4 easy ways to record acoustic guitar: one-mic, stereo options and overheads explained

How to record acoustic guitar
(Image credit: Future)

RECORDING WEEK 2023: The acoustic guitar is a pure instrument. The sound it produces is self-contained, and relies on you as the player to influence it. This can be done with different string types, picks, but most of all, the room. 

There are loads of tricks for getting different acoustic guitar sounds on your recording, and in this tutorial we’ll show you just a few of them.

The good news is that you can get brilliant-sounding acoustic tracks with just one microphone, some careful room selection and mic placement. Here’s how it’s done.

1. The one mic method

Recording acoustic one mic method

(Image credit: Future)

Acoustic guitars are dynamic instruments, capable of outputting a range of levels and frequency responses.

For this reason, the most common way of capturing an acoustic guitar with a single mic is to use a condenser. But before you position the mic, have a listen to the guitar in the room.

Your environment can have a great effect on the sound

Your environment can have a great effect on the sound; empty spaces with lots of hard reflective surfaces (a bathroom, for instance) will give you a bright, lively sound, whereas a room with carpet, sofas and curtains will soak up a lot of the reflections, giving you a dryer, punchier acoustic tone.

An acoustic can be played anywhere, so experiment with different rooms to see which gets you the sound you prefer.

Position the mic about 30cm in front of your acoustic, aimed at the join between the body and the neck. Positioning the mic here will keep it out of the way of your picking hand, and will avoid too much muddy low-end from the soundhole.

You will need: Condenser microphone, one microphone input, one track.

2. Stereo setup 1: X/Y configuration

Recording acoustic X-Y mic method

(Image credit: Future)

Capturing your guitar in stereo can give you a huge, wide-sounding acoustic part for your tune, and it’s really quite easy to do!

When you record in stereo, it’s best if you can use a pair of identical microphones, so that the signal picked up by each will be equal. For this method, we’re going to use an X/Y placement. This is where the capsules are crossed over, so that they’re an equal distance from the source to minimise phase.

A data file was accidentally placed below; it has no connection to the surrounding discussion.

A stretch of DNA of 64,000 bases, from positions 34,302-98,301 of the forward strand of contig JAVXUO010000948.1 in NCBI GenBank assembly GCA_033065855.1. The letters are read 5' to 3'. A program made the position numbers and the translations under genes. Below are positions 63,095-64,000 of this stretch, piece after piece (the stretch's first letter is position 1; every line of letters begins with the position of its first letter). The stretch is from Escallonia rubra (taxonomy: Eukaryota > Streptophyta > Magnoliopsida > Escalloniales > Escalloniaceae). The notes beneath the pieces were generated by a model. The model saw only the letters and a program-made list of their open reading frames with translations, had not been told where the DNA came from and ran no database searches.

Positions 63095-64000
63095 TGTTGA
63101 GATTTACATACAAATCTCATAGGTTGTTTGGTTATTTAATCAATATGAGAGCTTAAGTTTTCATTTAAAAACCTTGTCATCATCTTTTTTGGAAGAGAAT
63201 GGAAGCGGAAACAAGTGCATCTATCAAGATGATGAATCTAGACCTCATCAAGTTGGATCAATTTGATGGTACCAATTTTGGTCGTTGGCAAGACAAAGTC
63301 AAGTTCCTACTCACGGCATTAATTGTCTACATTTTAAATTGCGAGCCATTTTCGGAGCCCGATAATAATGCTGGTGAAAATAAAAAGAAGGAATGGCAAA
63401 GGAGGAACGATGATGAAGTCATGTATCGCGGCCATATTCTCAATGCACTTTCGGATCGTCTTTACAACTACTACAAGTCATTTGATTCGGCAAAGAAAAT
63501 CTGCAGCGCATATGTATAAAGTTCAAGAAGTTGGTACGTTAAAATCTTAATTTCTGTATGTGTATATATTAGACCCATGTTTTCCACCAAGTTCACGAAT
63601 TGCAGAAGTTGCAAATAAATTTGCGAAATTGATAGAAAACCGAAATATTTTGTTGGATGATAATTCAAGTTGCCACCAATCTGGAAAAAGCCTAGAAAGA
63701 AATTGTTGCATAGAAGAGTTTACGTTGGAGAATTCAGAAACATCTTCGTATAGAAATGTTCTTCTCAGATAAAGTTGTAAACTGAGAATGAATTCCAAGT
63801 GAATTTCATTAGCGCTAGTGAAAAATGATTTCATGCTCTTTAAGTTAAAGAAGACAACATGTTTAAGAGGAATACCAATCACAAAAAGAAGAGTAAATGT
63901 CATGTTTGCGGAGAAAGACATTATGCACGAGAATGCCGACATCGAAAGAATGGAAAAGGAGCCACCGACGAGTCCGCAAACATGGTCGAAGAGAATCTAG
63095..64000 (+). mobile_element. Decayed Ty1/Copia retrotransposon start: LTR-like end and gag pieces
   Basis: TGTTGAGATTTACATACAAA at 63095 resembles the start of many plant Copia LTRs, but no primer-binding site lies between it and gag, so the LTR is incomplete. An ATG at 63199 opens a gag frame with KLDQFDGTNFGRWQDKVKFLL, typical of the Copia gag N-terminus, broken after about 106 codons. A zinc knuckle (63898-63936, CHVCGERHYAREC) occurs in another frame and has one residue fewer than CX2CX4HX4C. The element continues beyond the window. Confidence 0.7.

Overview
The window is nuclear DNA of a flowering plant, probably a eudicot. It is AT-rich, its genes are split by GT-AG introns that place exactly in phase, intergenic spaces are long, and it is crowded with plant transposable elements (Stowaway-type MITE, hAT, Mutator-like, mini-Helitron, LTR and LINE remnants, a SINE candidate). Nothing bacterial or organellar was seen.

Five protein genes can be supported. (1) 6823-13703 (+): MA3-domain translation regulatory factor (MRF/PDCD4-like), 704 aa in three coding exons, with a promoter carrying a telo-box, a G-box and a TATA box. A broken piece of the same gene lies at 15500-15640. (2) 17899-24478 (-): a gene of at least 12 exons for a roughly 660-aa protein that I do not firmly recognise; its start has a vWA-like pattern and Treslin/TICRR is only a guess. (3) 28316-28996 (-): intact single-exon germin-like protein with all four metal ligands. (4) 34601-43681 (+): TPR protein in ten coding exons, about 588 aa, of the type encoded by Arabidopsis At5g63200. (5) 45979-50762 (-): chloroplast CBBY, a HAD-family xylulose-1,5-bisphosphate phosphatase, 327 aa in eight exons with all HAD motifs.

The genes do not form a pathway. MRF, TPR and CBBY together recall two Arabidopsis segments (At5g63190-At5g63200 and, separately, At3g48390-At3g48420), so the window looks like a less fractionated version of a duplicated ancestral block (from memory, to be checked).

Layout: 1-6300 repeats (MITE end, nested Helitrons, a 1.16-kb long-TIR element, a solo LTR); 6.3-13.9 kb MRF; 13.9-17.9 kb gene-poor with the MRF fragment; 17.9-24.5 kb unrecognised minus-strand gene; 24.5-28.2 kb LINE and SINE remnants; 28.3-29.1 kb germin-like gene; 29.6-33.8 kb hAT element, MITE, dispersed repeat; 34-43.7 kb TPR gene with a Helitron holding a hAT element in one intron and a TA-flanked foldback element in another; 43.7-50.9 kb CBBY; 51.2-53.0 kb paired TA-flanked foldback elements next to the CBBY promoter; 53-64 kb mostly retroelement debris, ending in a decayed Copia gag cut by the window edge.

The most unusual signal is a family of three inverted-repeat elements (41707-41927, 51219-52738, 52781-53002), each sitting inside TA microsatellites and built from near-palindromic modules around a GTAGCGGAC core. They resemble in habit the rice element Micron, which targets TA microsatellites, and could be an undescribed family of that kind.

Once again, position them around the 14th fret of your acoustic. Pan them left and right, and bask in the super-wide stereo effect!

You will need: Two condenser microphones, two microphone inputs, two tracks.

3. Stereo setup 2: Spaced pair

Recording acoustic spaced pair mic method

(Image credit: Future)

The second way of recording in stereo is using a spaced pair.

It’s similar to the X/Y idea, except for this time we’ll physically move the microphones apart to achieve an even wider sound than before. Place one microphone between the bridge and the soundhole, and aim the other at the fretboard.

Once again, you’ll want to pan these tracks left and right respectively when mixing to achieve a spacey, stereo effect.

You will need: Two condenser microphones, two microphone inputs, two tracks.

4. Overheads

The acoustic guitar is an organic sound, and there’s an argument that it should be captured more ambiently. After all, you don’t stick your head down by the body of the guitar when listening to someone play!

A good method for achieving a very natural acoustic sound is to try positioning a pair of microphones at the player’s head height as shown. This way, you’ll be recording ‘what they hear’ rather than an artificially close sound.

You will need: Two condenser microphones, two microphone inputs, two tracks.

Pickup/mic blend

Recording acoustic pickup / mic blend method

(Image credit: Future)

If your acoustic has a pickup on it, you can get two contrasting tones from one take by blending the sound of your pickup with the ambience of a microphone.

It’s easy to do – simply plug your guitar into your interface’s instrument input (we’d suggest keeping your preamp’s EQ ‘flat’ so you can tweak the tonality later), then record the mic signal on a separate track using the one mic method above. You might want to play with the distance of the microphone, just to get the sounds to compliment each other as well as possible.

Once you’re done, try panning the tracks, or running the pickup track through amp/speaker modelling to create some extra texture.

If your guitar doesn't have a pickup, but you're looking to fit one, take a look at our guide to the best acoustic guitar pickups on the market.

You will need: Electro-acoustic, condenser microphone, mic/instrument inputs, two tracks.

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